The Politics of Cinema
Cinema in China is a political matter, and no one personifies that better than Zhang, who was born in 1951 and is therefore just two years younger than the People's Republic of China itself. His father fought as a soldier with the Kuomintang's army -- in other words, against Mao Zedong's Communists.
At first, the soldier's son wasn't allowed to attend university. For years, Zhang Yimou had to work in agriculture and at a textile factory. Not until 1978, after the Cultural Revolution ended and a cautious measure of liberalization began in China, was he admitted to university in Beijing. Artist Ai Weiwei was a fellow student but, Zhang says, "we studied in different departments, he in painting and I in film."
Zhang directed his first film in 1987. "Red Sorghum" told the story of a young woman living in rural China in the 1930s, who manages to maintain her dignity until the point when Japanese soldiers arrive, sowing death and destruction. "Red Sorghum" caused a sensation at the 1988 Berlinale. Zhang portrayed China as the West had never seen it before, strong-willed, creative and full of life -- the film was a celebration of the strength of the individual. Zhang also gave world cinema a new star, leading actress Gong Li, who became Zhang's partner when he left his wife for her.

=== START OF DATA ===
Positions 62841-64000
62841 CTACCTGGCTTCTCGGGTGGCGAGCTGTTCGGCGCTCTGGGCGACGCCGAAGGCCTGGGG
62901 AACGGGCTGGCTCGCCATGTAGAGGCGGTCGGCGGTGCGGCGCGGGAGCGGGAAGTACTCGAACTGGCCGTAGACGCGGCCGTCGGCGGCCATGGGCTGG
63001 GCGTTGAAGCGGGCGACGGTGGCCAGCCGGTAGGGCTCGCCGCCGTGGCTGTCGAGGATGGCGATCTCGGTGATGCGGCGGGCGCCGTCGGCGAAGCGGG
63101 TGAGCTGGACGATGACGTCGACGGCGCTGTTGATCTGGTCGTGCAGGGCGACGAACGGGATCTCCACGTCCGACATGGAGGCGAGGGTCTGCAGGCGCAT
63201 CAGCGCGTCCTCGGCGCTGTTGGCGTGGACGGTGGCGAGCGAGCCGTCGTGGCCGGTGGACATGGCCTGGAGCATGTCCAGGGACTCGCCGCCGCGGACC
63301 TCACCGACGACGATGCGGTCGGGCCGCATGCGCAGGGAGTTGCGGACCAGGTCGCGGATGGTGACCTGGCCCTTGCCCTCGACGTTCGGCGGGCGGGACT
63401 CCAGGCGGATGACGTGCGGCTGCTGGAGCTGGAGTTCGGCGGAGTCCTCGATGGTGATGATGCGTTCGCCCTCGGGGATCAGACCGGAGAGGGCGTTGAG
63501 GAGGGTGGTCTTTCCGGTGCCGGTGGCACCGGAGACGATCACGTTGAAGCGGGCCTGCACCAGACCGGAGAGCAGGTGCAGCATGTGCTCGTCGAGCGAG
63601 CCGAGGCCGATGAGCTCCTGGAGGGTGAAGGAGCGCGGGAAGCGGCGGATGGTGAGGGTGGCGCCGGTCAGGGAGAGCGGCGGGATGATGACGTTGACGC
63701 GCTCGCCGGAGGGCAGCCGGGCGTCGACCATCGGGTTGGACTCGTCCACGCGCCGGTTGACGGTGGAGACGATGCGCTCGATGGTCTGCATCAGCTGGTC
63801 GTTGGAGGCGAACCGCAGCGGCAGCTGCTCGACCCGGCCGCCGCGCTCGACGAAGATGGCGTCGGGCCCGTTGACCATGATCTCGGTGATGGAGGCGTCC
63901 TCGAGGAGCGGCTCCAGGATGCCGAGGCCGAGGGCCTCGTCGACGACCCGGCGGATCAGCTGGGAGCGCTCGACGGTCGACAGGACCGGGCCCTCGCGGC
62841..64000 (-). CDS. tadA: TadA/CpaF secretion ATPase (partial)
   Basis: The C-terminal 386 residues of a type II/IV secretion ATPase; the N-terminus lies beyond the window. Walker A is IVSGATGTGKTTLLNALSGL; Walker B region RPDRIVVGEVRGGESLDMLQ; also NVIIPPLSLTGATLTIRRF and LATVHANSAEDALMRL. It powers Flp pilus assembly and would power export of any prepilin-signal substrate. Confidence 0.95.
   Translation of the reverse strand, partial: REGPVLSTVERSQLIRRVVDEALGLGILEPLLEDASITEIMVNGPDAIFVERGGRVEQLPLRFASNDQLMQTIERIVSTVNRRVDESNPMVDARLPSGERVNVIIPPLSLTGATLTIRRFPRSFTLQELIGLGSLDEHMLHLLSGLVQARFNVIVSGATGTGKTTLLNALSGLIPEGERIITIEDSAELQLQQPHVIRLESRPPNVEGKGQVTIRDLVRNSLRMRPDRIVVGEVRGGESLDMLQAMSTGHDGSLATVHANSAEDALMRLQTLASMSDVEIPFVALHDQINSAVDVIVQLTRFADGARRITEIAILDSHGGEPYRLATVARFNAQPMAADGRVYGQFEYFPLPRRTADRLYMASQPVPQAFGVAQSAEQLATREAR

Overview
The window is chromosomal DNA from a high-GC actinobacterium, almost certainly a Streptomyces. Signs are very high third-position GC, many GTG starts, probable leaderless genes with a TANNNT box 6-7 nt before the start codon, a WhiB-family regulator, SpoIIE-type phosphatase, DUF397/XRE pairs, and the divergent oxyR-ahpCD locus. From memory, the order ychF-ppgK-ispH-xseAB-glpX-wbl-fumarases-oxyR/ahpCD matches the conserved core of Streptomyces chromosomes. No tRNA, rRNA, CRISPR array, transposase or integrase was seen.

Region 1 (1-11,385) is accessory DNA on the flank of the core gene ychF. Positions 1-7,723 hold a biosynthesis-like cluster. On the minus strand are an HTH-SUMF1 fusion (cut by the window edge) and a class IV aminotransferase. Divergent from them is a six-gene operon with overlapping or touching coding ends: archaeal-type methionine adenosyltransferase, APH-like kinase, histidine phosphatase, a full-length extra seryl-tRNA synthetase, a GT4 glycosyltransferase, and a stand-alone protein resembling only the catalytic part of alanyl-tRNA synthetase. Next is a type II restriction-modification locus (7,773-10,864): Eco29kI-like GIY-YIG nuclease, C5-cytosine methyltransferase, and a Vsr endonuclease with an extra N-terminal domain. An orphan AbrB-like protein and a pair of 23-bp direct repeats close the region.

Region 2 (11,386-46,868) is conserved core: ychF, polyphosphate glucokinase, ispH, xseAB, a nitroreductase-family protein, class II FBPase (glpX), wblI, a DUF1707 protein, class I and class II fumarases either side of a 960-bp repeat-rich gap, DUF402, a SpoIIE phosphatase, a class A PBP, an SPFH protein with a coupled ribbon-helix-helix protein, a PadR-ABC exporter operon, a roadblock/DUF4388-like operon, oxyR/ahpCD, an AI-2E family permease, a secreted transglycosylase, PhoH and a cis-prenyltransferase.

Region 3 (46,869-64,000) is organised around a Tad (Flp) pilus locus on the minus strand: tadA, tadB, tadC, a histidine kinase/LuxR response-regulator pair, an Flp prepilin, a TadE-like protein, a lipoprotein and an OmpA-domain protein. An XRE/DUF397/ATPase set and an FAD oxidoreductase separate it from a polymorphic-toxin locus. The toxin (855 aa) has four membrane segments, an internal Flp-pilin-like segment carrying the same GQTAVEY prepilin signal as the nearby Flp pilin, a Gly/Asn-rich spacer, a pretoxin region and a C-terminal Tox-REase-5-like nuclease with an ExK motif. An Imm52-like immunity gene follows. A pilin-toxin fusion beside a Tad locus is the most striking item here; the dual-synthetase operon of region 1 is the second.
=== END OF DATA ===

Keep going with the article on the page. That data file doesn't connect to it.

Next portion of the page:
Bans at Home
The Golden Bear for "Red Sorghum" was China's first-ever festival success in the West, and it caused unease on the part of some cultural bureaucrats in Beijing. After the regime's tanks crushed the 1989 student protests at Tiananmen Square, censors started making Zhang's life difficult. They suspected, and were not entirely wrong, subtle criticism of the regime. "Raise the Red Lantern," for example, the 1991 film that is perhaps Zhang's best work, presents itself as a marital drama, but hides a deeper study of a system of violence, an examination of assimilation, resistance and the resulting consequences. The heroine of the film ultimately goes insane.
At this point, Zhang was producing his films with financial backing from investors in Hong Kong and Japan. Often, filming took place in China, but the footage was developed and edited abroad, keeping it out of the reach of the Chinese authorities. The bureaucrats then took revenge in their own way, by banning "Raise the Red Lantern" and other of Zhang's films from Chinese theaters. Those bans "have never officially been rescinded," the director says. His films achieved popularity within the country as videos distributed on the black market.
In 1994, when Zhang wanted to travel to Cannes to receive an award, Chinese authorities refused to issue him a travel permit. They forbade him from giving interviews to Western journalists, or advised him not to comment publicly on certain topics.
Change in the New Millennium
The new millennium brought a radical change to Zhang's work. "Hero," nominated for an Oscar in 2003, is an action film that celebrates a despot, the King of Qin, who founded the first Chinese Empire more than 2,200 years ago. The king was responsible for the construction of the Great Wall of China, but also for the empire's transformation into a police state, as well as the assassination of countless political opponents. Mao Zedong liked to invoke the King of Qin to justify his own megalomania. "Hero" seems to express sympathy for the firm hand with which China's current leadership rules.